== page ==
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The Scarlet Letter

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With a convulsive motion he tore away the ministerial band from before his breast. It was revealed! But it were irreverent to describe that revelation. For an instant the gaze of the horror-stricken multitude was concentred on the ghastly miracle; while the minister stood with a flush of triumph in his face, as one who, in the crisis of acutest pain, had won a victory. Then, down he sank upon the scaffold! Hester partly raised him, and supported his head against her bosom. Old Roger Chillingworth knelt down beside him, with a blank, dull countenance, out of which the life seemed to have departed. With a spasm, he tore his minister’s robe away from his breast. It was revealed! But it would be pointless to describe that revelation. For an instant, the eyes of the horrified mass were focused on the dreadful miracle. The minister stood with a flush of triumph in his face, as though he had persevered in the midst of a great torment. Then he crumpled upon the platform! Hester raised him slightly, supporting his head against her bosom. Old Roger Chillingworth kneeled down next to him, his face blank and dull, as though the life had drained out of it.
“Thou hast escaped me!” he repeated more than once. “Thou hast escaped me!” “You have escaped me!” he said over and over. “You have escaped me!”
“May God forgive thee!” said the minister. “Thou, too, hast deeply sinned!” “May God forgive you!” said the minister. “You have sinned deeply too!”
He withdrew his dying eyes from the old man, and fixed them on the woman and the child. His dying eyes turned away from the old man and looked instead at the woman and child.
“My little Pearl,” said he feebly,—and there was a sweet and gentle smile over his face, as of a spirit sinking into deep repose; nay, now that the burden was removed, it seemed almost as if he would be sportive with the child,—“dear little Pearl, wilt thou kiss me now? Thou wouldst not yonder, in the forest! But now thou wilt?” “My little Pearl!” he said, weakly. There was a sweet and gentle smile on his face, as though his spirit was sinking into a deep rest. Now that his burden was lifted, it seemed almost as though he would play with the child. “Dear little Pearl, will you kiss me now? You wouldn’t when we were in the forest! But will you now?”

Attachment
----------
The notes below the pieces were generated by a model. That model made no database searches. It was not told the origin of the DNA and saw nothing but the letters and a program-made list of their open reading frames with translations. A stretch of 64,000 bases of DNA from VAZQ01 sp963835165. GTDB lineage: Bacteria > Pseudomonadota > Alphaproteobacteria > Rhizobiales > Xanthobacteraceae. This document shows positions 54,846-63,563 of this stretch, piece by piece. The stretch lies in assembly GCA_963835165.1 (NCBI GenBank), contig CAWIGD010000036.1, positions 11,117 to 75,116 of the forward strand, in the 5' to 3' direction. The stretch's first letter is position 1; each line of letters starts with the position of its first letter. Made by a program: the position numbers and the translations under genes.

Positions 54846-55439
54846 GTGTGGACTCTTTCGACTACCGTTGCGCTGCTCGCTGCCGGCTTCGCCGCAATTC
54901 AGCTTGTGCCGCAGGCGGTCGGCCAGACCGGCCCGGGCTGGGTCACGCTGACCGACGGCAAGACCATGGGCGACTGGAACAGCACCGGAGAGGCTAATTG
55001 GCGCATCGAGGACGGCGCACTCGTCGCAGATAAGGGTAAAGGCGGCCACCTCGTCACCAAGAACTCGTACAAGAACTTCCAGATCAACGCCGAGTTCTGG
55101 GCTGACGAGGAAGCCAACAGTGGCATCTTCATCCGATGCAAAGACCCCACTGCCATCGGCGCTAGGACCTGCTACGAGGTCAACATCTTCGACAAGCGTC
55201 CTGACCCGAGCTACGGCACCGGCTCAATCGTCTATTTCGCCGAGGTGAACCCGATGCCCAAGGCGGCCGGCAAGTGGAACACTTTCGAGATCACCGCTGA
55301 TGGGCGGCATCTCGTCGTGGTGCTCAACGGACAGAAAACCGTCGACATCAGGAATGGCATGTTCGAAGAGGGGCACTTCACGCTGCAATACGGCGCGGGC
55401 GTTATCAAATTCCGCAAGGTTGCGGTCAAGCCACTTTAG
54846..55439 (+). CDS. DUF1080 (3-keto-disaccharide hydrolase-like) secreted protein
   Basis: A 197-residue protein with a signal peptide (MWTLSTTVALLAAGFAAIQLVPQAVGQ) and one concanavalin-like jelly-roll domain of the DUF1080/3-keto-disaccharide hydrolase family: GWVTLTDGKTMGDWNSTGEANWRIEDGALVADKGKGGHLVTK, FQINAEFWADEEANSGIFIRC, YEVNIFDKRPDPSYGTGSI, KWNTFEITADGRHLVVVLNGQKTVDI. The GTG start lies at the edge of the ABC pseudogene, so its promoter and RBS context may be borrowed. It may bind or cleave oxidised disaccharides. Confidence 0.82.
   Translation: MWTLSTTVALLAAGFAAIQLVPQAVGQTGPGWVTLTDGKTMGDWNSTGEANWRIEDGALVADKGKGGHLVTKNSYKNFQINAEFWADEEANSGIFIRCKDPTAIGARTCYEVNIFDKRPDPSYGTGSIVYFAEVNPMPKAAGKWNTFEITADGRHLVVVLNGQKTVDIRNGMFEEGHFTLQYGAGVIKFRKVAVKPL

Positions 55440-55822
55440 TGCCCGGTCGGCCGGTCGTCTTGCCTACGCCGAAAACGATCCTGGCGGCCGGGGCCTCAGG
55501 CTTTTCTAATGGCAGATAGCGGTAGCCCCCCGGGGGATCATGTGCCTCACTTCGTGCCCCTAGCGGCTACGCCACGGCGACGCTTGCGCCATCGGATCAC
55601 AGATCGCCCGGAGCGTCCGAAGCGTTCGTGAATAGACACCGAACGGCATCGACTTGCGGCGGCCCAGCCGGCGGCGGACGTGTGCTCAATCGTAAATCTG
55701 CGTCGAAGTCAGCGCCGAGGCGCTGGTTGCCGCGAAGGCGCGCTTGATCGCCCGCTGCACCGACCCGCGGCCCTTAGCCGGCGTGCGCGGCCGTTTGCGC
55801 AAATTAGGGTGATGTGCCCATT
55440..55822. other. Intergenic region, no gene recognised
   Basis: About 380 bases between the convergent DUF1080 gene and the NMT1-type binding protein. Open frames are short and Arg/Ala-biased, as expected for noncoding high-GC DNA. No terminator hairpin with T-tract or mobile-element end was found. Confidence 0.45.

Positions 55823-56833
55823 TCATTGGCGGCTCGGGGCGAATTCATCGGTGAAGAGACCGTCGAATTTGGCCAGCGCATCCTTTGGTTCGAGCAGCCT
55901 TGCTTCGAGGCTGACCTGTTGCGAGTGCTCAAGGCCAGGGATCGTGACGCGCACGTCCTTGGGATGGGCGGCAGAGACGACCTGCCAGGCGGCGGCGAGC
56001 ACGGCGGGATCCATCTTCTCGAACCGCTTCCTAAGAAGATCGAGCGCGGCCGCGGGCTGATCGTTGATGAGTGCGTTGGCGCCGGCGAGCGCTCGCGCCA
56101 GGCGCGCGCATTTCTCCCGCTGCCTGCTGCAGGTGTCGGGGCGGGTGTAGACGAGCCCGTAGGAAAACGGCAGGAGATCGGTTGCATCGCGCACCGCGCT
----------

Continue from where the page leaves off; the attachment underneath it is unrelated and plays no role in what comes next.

Pearl kissed his lips. A spell was broken. The great scene of grief, in which the wild infant bore a part, had developed all her sympathies; and as her tears fell upon her father’s cheek, they were the pledge that she would grow up amid human joy and sorrow, nor for ever do battle with the world, but be a woman in it. Towards her mother, too, Pearl’s errand as a messenger of anguish was all fulfilled. Pearl kissed his lips. A spell was broken. The wild infant’s sympathies had been developed by the enormous grief she had grown up around. Her tears that now fell upon her father’s cheek were a pledge to open herself to human joy and sorrow. She would not fight constantly against the world but would be a woman in it. Pearl’s role as a bringer of pain to her mother also came to an end.
“Hester,” said the clergyman, “farewell!” “Hester,” said the clergyman, “goodbye!”
“Shall we not meet again?” whispered she, bending her face down close to his. “Shall we not spend our immortal life together? Surely, surely, we have ransomed one another, with all this woe! Thou lookest far into eternity, with those bright dying eyes! Then tell me what thou seest?” “Won’t we meet again?” she whispered, bending her face down close to his. “Won’t we spend eternity together? Surely, surely, we have saved each other through all this misery! You see far into eternity now, with those bright dying eyes! Tell me what you see!”
“Hush, Hester, hush!” said he, with tremulous solemnity. “The law we broke!—the sin here so awfully revealed!—let these alone be in thy thoughts! I fear! I fear! It may be, that, when we forgot our God,—when we violated our reverence each for the other’s soul,—it was thenceforth vain to hope that we could meet hereafter, in an everlasting and pure reunion. God knows; and He is merciful! He hath proved his mercy, most of all, in my afflictions. By giving me this burning torture to bear upon my breast! By sending yonder dark and terrible old man, to keep the torture always at red-heat! By bringing me hither, to die this death of triumphant ignominy before the people! Had either of these agonies been wanting, I had been lost for ever! Praised be his name! His will be done! Farewell!” “Hush, Hester, hush!” he said, with trembling gravity. “Think only of the law that we broke and the sin that has been horribly revealed here! I am afraid! I am afraid! From the moment we forgot our God—when we forgot our love for each other’s souls—it may have been vain to hope that we could have a pure and everlasting reunion in Heaven. God knows, and He is merciful. He has shown His mercy, above all, in my trials. He gave me this burning torture to bear on my breast! He sent that dark and terrible old man, to keep the torture always red-hot! He brought me here, to die in triumphant shame in front of all the people! Without either of these agonies, I would have been lost forever! Praised be His name! His will be done! Goodbye!”
That final word came forth with the minister’s expiring breath. The multitude, silent till then, broke out in a strange, deep voice of awe and wonder, which could not as yet find utterance, save in this murmur that rolled so heavily after the departed spirit. That minister spoke that last word with his dying breath. The crowd, silent up to that point, erupted with a strange, deep sound of awe and wonder. Their reaction could only be expressed in this murmur, which rolled so heavily after the minister’s departing soul.

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